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tonomy means more flexibility, and universities or research institutes that want to help foreign researchers have greater maneuverability now.

''China is a pretty flexible place," points out one researcher. More Chinese scholars are doing research on topics of interest to Americans, and Americans are being invited to more conferences, where Chinese and foreign scholars can interact and find out what colleagues in their field are doing. Collaborative research projects are increasing, and social scientists are beginning research on topics that would have been difficult in previous years. Nonetheless, research in the social sciences and humanities remains much more sensitive than that in the physical sciences.

Work units that remain skeptical of foreign researchers are still tough to crack. A few major collaborative projects have begun in archaeology. In general, however, archaeological collections, to quote one researcher, "are under the control of the excavator and his danwei," and access for foreigners remains difficult—in his case, impossible. The new demands on Chinese faculty to raise money often means that they are busier now and have less time to spend with foreign colleagues. As one researcher pointed out in early 1992, "It is obvious that even compared to my 1991 visit, scholars are much busier, spending less time discussing topics and more time providing consulting and other services to earn additional income." In some universities, personnel in the foreign affairs offices (waiban) who were attentive to the needs of long-term, serious, financially constrained researchers have turned their attention to short-term moneymaking "China experience" packages for U.S. undergraduates. Some foreign students and researchers are discovering that personnel in the waiban assigned to assist them are away working with newly formed enterprises.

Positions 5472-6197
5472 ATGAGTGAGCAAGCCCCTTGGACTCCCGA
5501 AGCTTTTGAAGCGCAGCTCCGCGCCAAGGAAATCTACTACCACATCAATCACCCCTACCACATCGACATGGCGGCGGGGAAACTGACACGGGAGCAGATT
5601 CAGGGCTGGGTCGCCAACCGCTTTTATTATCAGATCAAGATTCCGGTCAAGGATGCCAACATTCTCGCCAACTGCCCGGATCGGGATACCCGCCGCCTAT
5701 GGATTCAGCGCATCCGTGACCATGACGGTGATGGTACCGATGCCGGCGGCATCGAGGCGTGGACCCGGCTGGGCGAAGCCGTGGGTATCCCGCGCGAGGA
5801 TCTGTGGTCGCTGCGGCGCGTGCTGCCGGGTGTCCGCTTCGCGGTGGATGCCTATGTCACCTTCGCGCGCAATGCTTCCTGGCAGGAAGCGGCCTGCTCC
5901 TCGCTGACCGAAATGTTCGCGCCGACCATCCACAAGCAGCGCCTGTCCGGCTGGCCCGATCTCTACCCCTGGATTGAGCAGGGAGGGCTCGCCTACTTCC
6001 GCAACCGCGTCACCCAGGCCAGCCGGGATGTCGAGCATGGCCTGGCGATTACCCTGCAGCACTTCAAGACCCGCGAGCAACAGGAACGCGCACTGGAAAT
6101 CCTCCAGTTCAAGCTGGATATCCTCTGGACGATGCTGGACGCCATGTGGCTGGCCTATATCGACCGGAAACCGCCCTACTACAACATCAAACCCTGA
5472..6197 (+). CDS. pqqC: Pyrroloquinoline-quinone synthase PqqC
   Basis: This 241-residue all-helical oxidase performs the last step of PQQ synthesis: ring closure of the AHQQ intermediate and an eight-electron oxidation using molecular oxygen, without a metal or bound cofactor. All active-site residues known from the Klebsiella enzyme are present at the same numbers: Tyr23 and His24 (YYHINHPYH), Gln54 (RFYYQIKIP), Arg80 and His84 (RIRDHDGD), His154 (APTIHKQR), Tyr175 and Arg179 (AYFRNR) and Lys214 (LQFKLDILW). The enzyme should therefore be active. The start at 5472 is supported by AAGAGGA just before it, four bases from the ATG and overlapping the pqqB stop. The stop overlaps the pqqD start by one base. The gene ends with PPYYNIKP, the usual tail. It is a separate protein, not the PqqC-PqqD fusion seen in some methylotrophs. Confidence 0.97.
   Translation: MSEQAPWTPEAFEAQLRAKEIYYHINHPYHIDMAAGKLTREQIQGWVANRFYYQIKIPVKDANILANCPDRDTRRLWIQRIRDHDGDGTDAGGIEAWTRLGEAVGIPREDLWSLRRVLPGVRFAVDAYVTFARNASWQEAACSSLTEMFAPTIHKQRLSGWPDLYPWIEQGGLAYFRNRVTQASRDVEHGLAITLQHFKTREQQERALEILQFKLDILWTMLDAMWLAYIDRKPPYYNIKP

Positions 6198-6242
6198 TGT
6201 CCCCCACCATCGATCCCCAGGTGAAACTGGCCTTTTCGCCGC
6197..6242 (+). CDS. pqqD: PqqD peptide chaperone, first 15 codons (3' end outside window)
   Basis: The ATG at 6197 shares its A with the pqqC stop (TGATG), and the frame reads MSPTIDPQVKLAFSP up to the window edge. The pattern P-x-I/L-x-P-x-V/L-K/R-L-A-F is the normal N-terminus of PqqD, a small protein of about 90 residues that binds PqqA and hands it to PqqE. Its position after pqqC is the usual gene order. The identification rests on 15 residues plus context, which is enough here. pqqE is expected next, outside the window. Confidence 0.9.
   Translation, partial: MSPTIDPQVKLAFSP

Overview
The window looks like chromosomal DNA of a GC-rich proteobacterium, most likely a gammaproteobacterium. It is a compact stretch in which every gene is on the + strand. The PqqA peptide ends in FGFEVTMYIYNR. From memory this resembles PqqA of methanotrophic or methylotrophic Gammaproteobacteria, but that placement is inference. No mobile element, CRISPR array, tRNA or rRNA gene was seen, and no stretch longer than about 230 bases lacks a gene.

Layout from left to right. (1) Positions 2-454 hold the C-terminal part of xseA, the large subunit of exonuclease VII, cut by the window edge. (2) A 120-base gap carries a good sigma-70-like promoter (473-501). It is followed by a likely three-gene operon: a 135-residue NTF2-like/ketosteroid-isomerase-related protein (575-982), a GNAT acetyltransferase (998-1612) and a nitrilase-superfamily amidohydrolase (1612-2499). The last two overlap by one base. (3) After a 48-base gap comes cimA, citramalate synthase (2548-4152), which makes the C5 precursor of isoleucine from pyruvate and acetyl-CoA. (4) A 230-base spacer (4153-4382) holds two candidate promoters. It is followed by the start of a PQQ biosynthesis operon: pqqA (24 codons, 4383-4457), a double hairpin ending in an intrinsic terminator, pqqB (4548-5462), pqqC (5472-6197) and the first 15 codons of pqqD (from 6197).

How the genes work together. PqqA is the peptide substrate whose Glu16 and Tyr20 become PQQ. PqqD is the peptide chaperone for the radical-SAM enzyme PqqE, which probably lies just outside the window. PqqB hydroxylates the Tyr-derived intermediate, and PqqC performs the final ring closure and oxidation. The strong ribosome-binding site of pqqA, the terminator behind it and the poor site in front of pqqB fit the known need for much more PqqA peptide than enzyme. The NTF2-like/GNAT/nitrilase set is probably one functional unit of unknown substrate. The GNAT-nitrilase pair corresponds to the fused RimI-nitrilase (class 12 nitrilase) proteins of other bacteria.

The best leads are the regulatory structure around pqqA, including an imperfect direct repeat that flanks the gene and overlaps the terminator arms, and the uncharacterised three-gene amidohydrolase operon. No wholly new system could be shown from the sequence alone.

Finally, as in many other countries, research fees are becoming a standard requirement for doing research in China. The trend is a departure from the early years of exchanges and has taken many foreign scholars by surprise, particularly those with previous research experience in China. Some are concerned that the profit motive is excessive. As one researcher argued, "Money is the only thing that matters to most people now and they do not seem to care a bit about whether foreign researchers come to China in the future so long as they can squeeze maximum profits from them now. Closely related to this development is the fact that guanxi has become absolutely critical for getting anything done."

This trend is likely to continue, despite protestations of American and other foreign researchers. Knowing when to negotiate and when to accept the reality of higher costs will be essential to any researcher's psychological equilibrium.

Successful research in China usually operates at three levels—a for-



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